Lodi Plans a Road Diet for Safety and Economic Development

Image courtesy Lodi Public Works
Image courtesy Lodi Public Works
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In an effort to promote downtown bicycle tourism and improve safety, the city of Lodi is planning a road diet on one of its main streets.

The project is located on Church Street on a half-mile stretch between Lodi Avenue and Lockeford Street. The road diet will reduce four lanes to three, install a center left-turn lane, and add bicycle lanes and pedestrian safety enhancements.

Firoz Vohra, the city’s public works traffic engineer, said the Church Street project’s features “bring us up to par with other major cities.”

The project will cost an estimated $1.5 million, most of it coming from the San Joaquin Council of Government’s Measure K Bicycle, Pedestrian, and Safe Routes to School Program and the Smart Growth Incentive Program. The city will fund the remainder, about $60,000.

There is a similar three-lane configuration already on Hutching Street, three streets over from the proposed project site, so “it’s not a new idea to Lodi drivers,” Vohras noted.

Vohras said the simulations show that, even though there are no major traffic capacity issues under current conditions, a road diet will slightly improve total travel time and fuel consumption by creating a center turn lane.

“One would think shrinking four lanes–two northbound lanes, two southbound lanes–to two lanes with a designated left-hand turn lane in either direction and a bike lane would cause issues,” Lodi Chamber of Commerce President and CEO Pat Patrick wrote in an email. “But in fact, it’s just the opposite. How many times has someone been stopped behind a vehicle turning left into a parking lot or business, like Guild Cleaners? In the future, this issue would be eradicated.”

Cross section of the planned road diet. Image courtesy Lodi Public Works
Cross section of the planned road diet. Image courtesy Lodi Public Works

Lodi, located in San Joaquin County about forty miles south of Sacramento, has billed itself as the “Zinfandel Capital of the World,” and become a destination for wine enthusiasts as well as wine-country-biking enthusiasts.

“The winery tourism has really taken off here,” according to Kathryn Siddle, president of Bike Lodi. She added that the flat terrain makes it a good place to bike.

Bike Lodi has partnered often with the Visit Lodi! Conference & Visitors Bureau on bicycle tours and guides to wineries. There are about twenty routes in the city and surrounding countryside, but as tourism has grown, “it became apparent that our infrastructure was lacking in some ways,” Siddle told Streetsblog.

The Church Street bike lanes will connect to existing bicycle lanes, creating a north-south route through town, something Bike Lodi has been championing. There is currently a route going east from the Amtrak Depot into downtown, where most of Lodi’s traffic is concentrated. The last piece missing from a more complete network is a bike lane going west.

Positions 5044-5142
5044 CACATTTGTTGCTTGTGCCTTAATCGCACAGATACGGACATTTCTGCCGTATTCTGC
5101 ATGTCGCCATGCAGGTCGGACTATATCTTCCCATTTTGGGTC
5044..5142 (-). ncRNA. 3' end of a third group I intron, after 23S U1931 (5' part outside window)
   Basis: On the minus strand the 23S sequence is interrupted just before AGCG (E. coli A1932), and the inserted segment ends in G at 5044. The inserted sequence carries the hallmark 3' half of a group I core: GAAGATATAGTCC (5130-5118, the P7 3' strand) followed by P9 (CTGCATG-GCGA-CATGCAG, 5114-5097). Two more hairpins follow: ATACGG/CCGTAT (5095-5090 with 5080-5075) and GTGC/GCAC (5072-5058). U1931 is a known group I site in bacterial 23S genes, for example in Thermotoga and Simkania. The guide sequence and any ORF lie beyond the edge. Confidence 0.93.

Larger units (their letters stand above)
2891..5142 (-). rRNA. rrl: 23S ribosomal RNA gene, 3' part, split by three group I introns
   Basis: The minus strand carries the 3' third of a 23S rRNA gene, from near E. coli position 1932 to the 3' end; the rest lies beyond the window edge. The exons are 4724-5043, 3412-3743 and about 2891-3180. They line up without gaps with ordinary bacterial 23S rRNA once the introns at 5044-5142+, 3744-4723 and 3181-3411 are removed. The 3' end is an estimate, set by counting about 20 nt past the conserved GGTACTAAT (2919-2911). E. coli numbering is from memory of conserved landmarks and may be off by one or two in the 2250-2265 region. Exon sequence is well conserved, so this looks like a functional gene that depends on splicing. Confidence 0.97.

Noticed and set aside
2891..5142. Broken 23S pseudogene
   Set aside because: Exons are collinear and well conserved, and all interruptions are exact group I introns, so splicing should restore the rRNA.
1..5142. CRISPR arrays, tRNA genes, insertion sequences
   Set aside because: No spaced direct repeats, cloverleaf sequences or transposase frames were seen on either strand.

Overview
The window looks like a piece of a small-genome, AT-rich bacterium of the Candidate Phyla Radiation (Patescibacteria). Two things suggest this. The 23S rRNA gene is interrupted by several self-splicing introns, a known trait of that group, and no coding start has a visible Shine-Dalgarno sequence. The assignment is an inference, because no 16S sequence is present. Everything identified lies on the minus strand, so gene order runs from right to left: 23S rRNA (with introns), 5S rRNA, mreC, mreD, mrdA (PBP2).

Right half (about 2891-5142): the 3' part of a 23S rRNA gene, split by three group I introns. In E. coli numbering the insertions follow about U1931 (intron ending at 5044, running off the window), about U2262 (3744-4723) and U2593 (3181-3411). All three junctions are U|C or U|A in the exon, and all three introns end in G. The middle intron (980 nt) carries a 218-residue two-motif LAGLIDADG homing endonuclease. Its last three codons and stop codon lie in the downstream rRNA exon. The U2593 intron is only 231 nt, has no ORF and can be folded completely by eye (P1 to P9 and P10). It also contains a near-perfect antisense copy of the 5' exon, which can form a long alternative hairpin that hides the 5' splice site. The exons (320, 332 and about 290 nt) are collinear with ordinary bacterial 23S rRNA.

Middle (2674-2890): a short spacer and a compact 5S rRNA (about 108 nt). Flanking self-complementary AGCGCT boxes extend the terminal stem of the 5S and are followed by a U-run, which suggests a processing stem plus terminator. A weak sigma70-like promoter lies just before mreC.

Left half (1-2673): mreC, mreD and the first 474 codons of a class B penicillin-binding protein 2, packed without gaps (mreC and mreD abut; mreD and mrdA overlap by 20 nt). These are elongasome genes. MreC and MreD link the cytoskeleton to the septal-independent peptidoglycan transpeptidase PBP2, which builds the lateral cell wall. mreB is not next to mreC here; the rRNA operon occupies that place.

“I’m not asking for every street to have a bike lane–although that would be great. Just so that we can get across town,” Siddle said.

Siddle added that she has noticed parking downtown has become scarcer, and drivers can spend a good deal of time looking for parking. To make riding a bicycle more appealing, Bike Lodi has raised money to install bike racks throughout downtown.

“The businesses like it,” Siddle said.

Patrick agrees that businesses will benefit from the road diet.

“In the Chamber’s opinion, downtown businesses have nothing to be worried about and should support this Church Street road diet project. We are also looking forward to seeing more cyclists visit the downtown corridor,” he wrote.

Vohra said one of the goals for the city is definitely to improve economic development, but its main driver for the Church Street road diet was safety. Between 2013 and 2017, there were 102 reported collisions at seven intersections along Church Street, resulting in 57 people getting injured. Five of those injuries involved bicycles, and another five involved pedestrians.

“I actually got clipped [while riding a bicycle] on that very street where the project is. I get a lot of: ‘oh I would ride downtown, but it’s not safe.’ You have to be a bold rider,” Siddle said. “With this project, it’s going to be much safer.”

  • Bill Murray

    Should be 8-6-11-10-11-6-8.

  • ride_it_like_you_stole_it

    Travel lanes are too wide (10′-11′ is fine) and parking lanes are WAY too narrow. Could lead to doorings.

  • That’s a pretty terrible design. Lanes are too wide, bike lanes are in the door zone…with no protection….ugh…

  • JOEL SITTY

    If my experience in SF is any indication, the double-parked cars and trucks will take over the bike lane.

  • George Joseph Lane

    A 12ft lane with a 5 ft buffer to parked cars in a very wide parking lane and a 2 ft unbroken median strip. It’s terrible design.

  • Stephen J

    Right? Not to mention, they stuck the bike lane in the door zone of the on-street parking. They could have easily created a very wide and comfortable protected bike lane on both sides of the street but instead chose to waste it on wide vehicle travel lanes. The 12′ lanes pretty much guarantee speeding problems will occur which will erode safety improvements.

  • George Joseph Lane

    I still can’t believe that a 12ft lane is standard and even used in a road diet!

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Note: GJEL Accident Attorneys regularly sponsors coverage on Streetsblog San Francisco and Streetsblog California. Unless noted in the story, GJEL Accident Attorneys is not consulted for the content or editorial direction of the sponsored content. A report from the National Highway Traffic and Safety Administration recently offered sobering statistics about the risks to people walking and biking on U.S. […]